With three sacks in three games, Brandon Graham is off to the fastest start of his career by far, already almost halfway to his career high of 6½. Naturally, the Eagles' defensive end is excited about the production, but not nearly as excited as he was with the defense as a whole after a 34-3 romp over the Steelers on Sunday.

"For us, I was just happy we stayed together, we played together and the outcome was good," Graham said postgame. "Hats off to Pittsburgh because we did a lot of planning for them. We respect them a lot.

"I am just happy to get this win and I am happy in the style we did it."

Graham was one of four Eagles players to bring down Steelers quarterback Ben Roethlisberger, marking the first time the seventh-year veteran has recorded at least one sack in three consecutive games. In fact, prior to this season, Graham had never posted a sack in Week 1.

For once, the numbers are taking care of themselves for Graham — although that's not what he's focused on.

"Since I've been here, I've never gotten a sack in the first game, and I've never been consistent," Graham said. "I'm just trying to be the leader, go out there, get W's and be relentless."

There are plenty of explanations for Graham's seemingly sudden emergence.

This is only his second season as a full-time player in the NFL after injuries, then depth conspired to keep the 2010 first-round pick on the bench early in his career. Perhaps all he needed was an opportunity. The switch back to a 4-3 defense and wide-nine front no doubt helped rejuvenate Graham's career as well, allowing him to move from outside linebacker back to his natural position at defensive end and focus on rushing the passer.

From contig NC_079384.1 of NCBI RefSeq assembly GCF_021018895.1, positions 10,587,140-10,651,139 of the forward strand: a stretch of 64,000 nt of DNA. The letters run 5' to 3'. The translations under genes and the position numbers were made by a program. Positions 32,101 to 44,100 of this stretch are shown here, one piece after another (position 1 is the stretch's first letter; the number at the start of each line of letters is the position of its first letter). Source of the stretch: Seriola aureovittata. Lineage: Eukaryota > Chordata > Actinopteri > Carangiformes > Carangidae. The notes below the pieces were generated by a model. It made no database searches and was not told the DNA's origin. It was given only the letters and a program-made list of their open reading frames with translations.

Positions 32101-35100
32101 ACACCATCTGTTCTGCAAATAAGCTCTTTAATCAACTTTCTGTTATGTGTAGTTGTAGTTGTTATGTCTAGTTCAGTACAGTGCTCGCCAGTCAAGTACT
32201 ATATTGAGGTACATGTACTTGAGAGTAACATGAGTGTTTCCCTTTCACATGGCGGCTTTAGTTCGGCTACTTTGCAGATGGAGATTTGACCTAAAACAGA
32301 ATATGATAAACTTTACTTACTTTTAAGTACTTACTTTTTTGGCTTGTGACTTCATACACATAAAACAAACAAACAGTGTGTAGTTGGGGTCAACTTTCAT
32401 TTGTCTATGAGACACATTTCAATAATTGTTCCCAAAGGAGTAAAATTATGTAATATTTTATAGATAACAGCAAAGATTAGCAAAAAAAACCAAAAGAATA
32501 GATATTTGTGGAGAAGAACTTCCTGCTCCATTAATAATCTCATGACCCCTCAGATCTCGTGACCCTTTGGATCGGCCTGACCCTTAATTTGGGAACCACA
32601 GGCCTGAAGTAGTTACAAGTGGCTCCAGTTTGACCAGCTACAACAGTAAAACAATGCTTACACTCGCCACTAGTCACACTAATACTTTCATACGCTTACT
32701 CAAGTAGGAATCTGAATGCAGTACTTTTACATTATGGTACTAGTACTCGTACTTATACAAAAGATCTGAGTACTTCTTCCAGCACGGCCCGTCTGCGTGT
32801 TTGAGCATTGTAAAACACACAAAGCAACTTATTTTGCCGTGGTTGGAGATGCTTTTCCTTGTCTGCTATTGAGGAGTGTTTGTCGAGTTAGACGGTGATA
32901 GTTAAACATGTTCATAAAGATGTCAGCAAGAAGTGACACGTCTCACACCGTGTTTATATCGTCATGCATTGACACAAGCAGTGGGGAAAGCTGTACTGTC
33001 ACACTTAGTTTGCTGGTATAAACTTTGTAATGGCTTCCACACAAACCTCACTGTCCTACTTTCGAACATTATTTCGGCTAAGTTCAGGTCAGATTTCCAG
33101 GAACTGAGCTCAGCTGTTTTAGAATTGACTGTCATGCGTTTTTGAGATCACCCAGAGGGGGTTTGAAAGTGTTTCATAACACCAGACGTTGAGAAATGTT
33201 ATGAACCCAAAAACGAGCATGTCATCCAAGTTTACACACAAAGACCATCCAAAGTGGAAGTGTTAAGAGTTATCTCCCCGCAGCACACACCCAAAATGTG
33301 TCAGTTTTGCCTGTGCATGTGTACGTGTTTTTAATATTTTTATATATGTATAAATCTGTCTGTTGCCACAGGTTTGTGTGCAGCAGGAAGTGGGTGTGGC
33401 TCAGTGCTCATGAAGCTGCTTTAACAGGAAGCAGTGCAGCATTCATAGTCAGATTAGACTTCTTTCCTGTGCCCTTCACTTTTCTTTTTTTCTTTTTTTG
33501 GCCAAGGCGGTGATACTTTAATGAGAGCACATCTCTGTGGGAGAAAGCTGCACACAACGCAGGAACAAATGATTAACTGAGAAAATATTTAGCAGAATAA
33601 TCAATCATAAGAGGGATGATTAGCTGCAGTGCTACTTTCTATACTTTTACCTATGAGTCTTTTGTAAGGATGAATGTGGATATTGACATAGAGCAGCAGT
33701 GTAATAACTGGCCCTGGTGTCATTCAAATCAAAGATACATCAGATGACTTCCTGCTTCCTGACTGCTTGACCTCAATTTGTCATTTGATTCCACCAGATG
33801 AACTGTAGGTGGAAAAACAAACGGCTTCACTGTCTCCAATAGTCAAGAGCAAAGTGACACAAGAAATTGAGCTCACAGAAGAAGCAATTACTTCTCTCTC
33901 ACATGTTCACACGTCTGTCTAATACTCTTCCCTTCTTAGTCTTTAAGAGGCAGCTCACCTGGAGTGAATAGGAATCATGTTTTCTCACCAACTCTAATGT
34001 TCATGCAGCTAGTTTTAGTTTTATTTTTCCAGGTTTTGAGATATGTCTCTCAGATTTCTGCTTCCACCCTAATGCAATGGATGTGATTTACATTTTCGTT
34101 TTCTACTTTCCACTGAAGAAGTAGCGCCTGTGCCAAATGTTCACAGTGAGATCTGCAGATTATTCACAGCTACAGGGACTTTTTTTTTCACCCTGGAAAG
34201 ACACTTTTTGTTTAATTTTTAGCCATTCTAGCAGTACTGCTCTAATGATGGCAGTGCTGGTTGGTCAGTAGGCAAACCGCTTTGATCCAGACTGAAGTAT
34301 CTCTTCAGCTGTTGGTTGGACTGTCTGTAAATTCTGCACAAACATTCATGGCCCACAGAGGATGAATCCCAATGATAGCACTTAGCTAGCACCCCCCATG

With Connor Barwin, Vinny Curry and Marcus Smith all rotating in at end, Graham is also being kept fresh. Last season, the Eagles lacked the quality reserves to provide many breathers for Barwin and Graham on the outside.

"It's a great feeling because there's no pressure to hurry up and get back out," Graham said. "I feel like everybody is just as good and there's no drop-off when we come out of there.

"It's definitely going to help us later on in the year. It's been helping now."

There are all sorts of schematic reasons why Graham could finally be on his way to a breakout season. This will be his first full season as a starter at D-end in a 4-3, it's the first time since 2012 he's in a wide-nine and the defense no longer has to be worried about being exhausted by Chip Kelly's offense's uptempo approach.

Graham was also blessed with a new addition to his family during the offseason — a baby girl. The 28-year-old admits that changed his perspective as well, making him want to work even harder toward achieving his goals.

"Just the preparation and then the work this offseason, I took it up to another level," Graham said. "I guess because I had a daughter this offseason, everything is kind of viewed a different way for me.

"I know we have a good defense — that helps out a lot, too. I couldn't ask for a better defense right now."

Clearly, those goals are not individually motivated. Graham wants to be part of something great, and with a dominant performance against the Steelers in Week 3, the Eagles and their defense passed a huge test.

"I feel like we improved," Graham said. "We got a lot better. We stopped a good team, a great team, a well-coached team. Our hats off to them because they made us work this week."

Few people were expecting the Eagles to handle a trendy Super Bowl pick the way they did, and Graham actually prefers it that way.

"I hope we still get overlooked because it feels so good when people are talking the way they did," Graham said. "It added a little fuel. We watched a little bit of the TV (Sunday) morning, and they were just saying how [the Steelers] were going to dog us.

"I'm just happy that we came out and did what we were supposed to do, and I hope we stay the underdog because, for us, nobody gave us a chance and we stayed together. If we stay together in here, that's all that matters."

Through three games, the Eagles lead the NFL in fewest points surrendered with a paltry 27 and rank fourth in yards allowed. They're also tied for third with 10 sacks and tied for seventh with six takeaways.

If the defense stays together the way Graham says they have, how far does he think the Eagles go this season?

"I don't know," Graham said. "If we keep playing like that, there is no ceiling."

Flyers Notes: Promising performances from young defensemen

Flyers Notes: Promising performances from young defensemen